In the last couple of years, my husband and I have relished getting “on our feet” financially — we paid off our loans and bought a house, and were generally living within our means. It was an accomplishment to get that far, and I was somewhat at a loss for what we needed to do next.
In my happiness to have any money in the bank, I started keeping a pretty large buffer in our checking account, even though our savings was easy to transfer into and out of, being all at the same bank. The large buffer (usually around $2,000) was justified in my mind because we’d purchased a 100-year-old house, and sometimes we had to spend large figures just on home repair, and I really liked being able to do these repairs without payment plans.
However, it became apparent that the buffer made us pretty lazy — it turns out that there is something really valuable about the momentary thought, “Is there enough in the bank account?” This doesn’t mean that it is fun to be living paycheck-to-paycheck, and it doesn’t mean that anyone would aim to stress themselves out over cash. What I’m referring to is the sneaky way that having the ability to access funds tempts us to spend without thinking.
This is true whether you have a high credit card limit or just a big buffer in checking — it’s so much harder to save when you aren’t evaluating every purchase. So we set about changing our habit.
Here it is: on the last day of every month, we transfer everything in checking into savings, except for my latest paycheck. So if we have $4,000 in the account, and I just got $2,000 from my job, we transfer out $2,000 into savings.
In this way, we are “artificially” living paycheck to paycheck. The only money available in checking is that which I just finished earning the month before.
This is wonderful for a few reasons:
1. I start the month with the end of the month in mind.
With a big buffer in my checking, I don’t really notice the rhythms of the month, and I don’t put off purchases as if I need to wait. With only my paycheck (and my husband’s, which comes mid-month), I rarely make a purchase at the time when I think of it. Instead, I think about how long we have till the next paycheck, and when might be a better time to make the purchase. By the time it is possible to buy something, I often have lost the urge to get the thing, and I end up saving the money instead.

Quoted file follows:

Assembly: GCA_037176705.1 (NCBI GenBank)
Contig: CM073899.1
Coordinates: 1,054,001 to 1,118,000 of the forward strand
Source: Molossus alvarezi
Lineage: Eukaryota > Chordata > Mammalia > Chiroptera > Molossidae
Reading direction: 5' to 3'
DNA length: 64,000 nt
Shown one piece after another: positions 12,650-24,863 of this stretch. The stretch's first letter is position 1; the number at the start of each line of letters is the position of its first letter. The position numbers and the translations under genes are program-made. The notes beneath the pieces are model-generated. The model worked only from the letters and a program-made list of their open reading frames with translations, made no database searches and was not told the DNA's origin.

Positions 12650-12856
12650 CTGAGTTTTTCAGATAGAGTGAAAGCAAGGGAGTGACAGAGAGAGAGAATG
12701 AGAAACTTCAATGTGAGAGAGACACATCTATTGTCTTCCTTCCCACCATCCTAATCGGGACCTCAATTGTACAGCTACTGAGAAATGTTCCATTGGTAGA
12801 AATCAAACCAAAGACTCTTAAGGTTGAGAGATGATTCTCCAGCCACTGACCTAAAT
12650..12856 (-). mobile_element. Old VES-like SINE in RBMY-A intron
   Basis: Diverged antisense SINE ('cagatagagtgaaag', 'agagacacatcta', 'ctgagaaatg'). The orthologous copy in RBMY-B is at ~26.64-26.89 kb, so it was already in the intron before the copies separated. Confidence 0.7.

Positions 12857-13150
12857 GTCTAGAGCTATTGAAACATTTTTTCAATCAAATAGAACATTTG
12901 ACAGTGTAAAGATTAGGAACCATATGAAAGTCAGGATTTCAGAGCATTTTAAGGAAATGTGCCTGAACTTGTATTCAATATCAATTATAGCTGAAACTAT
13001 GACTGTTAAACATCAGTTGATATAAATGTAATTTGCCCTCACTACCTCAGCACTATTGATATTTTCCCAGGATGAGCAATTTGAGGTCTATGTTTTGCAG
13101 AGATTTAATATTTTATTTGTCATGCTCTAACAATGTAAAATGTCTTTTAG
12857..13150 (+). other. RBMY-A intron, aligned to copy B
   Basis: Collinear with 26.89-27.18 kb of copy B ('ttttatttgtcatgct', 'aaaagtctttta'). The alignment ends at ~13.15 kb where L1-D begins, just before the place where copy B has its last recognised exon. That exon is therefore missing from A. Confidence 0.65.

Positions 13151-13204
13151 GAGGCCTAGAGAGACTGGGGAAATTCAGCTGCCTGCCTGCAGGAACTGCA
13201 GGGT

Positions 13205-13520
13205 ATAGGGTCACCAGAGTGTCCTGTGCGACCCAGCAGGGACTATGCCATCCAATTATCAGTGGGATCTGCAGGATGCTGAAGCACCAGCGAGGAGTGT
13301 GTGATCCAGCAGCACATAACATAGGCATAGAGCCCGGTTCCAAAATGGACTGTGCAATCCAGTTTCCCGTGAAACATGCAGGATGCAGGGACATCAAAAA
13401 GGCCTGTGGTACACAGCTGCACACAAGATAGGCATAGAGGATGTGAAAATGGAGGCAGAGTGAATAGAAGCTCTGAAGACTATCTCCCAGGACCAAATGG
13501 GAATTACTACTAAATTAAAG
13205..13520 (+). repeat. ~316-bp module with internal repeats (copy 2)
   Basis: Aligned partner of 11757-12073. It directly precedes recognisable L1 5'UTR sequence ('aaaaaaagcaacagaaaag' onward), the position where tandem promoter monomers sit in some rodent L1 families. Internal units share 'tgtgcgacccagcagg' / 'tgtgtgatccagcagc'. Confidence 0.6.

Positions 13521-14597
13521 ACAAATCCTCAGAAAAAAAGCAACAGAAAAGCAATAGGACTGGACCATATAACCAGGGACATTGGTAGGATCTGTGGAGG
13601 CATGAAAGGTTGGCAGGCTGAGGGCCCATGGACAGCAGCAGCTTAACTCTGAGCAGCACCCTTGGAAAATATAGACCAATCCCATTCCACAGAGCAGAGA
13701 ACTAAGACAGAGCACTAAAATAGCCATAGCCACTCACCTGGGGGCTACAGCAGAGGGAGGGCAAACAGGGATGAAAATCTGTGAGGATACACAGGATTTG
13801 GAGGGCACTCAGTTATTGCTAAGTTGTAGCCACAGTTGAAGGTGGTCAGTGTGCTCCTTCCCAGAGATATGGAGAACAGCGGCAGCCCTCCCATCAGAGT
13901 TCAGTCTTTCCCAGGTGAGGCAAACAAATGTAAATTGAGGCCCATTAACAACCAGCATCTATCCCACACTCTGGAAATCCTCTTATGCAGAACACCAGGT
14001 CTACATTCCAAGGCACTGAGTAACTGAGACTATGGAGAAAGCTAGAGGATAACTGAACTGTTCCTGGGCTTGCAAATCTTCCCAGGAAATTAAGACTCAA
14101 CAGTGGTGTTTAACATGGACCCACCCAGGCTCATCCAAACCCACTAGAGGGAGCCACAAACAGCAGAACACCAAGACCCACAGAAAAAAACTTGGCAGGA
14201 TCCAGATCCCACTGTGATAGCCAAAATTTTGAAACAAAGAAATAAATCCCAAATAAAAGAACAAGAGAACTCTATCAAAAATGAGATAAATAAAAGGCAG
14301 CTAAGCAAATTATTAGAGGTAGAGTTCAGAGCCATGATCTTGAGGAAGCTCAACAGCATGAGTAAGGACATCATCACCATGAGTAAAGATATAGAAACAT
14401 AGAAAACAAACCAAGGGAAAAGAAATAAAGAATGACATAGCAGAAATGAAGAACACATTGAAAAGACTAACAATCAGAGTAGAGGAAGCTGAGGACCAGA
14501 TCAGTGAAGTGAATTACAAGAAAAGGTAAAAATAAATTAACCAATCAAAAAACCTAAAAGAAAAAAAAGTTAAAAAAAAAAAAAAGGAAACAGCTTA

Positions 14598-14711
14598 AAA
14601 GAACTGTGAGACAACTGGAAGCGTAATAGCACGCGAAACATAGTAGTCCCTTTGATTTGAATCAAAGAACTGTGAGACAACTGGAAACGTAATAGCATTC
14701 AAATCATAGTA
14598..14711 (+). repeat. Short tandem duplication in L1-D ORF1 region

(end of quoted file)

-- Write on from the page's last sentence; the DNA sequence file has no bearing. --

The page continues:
2. I can scrimp in general without depriving myself of ALL of one thing.
For the longest time, I’ve tried to save more by cutting down on specific spending categories: restaurants, books, clothes, drinks. Those challenges do teach me things, but I rarely can keep them up, because they put me in scarcity mindset: when I am not allowed to eat out at restaurants, all I think about are restaurants! What’s nice about not having a huge buffer in my account is that I can’t do everything, but rather than telling myself no every time, I’m saying “do I really want this more than I want to keep that money around for something else?” — I tend to see the answer to that question in a very different light, and often save rather than spending.
3. If big expenses come up, the money is still right there, just one step away.
I would never feel comfortable transferring from savings to checking just to get a new pair of ballet flats, but when expensive car repair or a big insurance bill shows up, the bank makes it very easy to transfer money instantly to checking and make my payments. It’s one small step that makes me unlikely to frivolously move savings, but doesn’t decrease my security financially.
4. Every month, the positive “jolt” of what I save makes me want to continue.
I mentioned already that “challenges” rarely have staying power for me, but this one does: every last-day-of-the-month, I get to celebrate the money that I transfer — for us, it’s been about $1,300 a month, adding up to $4,000 in only three months! I love this strategy because the “reward” isn’t spending, it’s the act of getting to move a big sum into savings.
$4,000 isn’t at the point where my husband and I want to start thinking about investing or moving it — right now, honestly, it’s the start of a used car fund for when his dies in the next year or two — but that would be the long-term outcome of storing your “buffer” money in your savings account. Every purchase is read through the lenses of “is this the right time of month for this?” and “Would I rather use this for something I’m really excited about, since there is only so much money in the account?” and “Does this even feel as good as transferring this amount of money into savings feels?”
Obviously, we’ve gotten lucky that these three months haven’t had huge expenses that wiped out that buffer, but now we’ve got $4,000 for any future situations, a large part of which we might have mindlessly spent otherwise. I’m excited to see how this habit can continue to help us in the future.
Laura Marie is a writer and teacher in Ohio. She blogs about the stories behind family recipes at Recipe In A Bottle.
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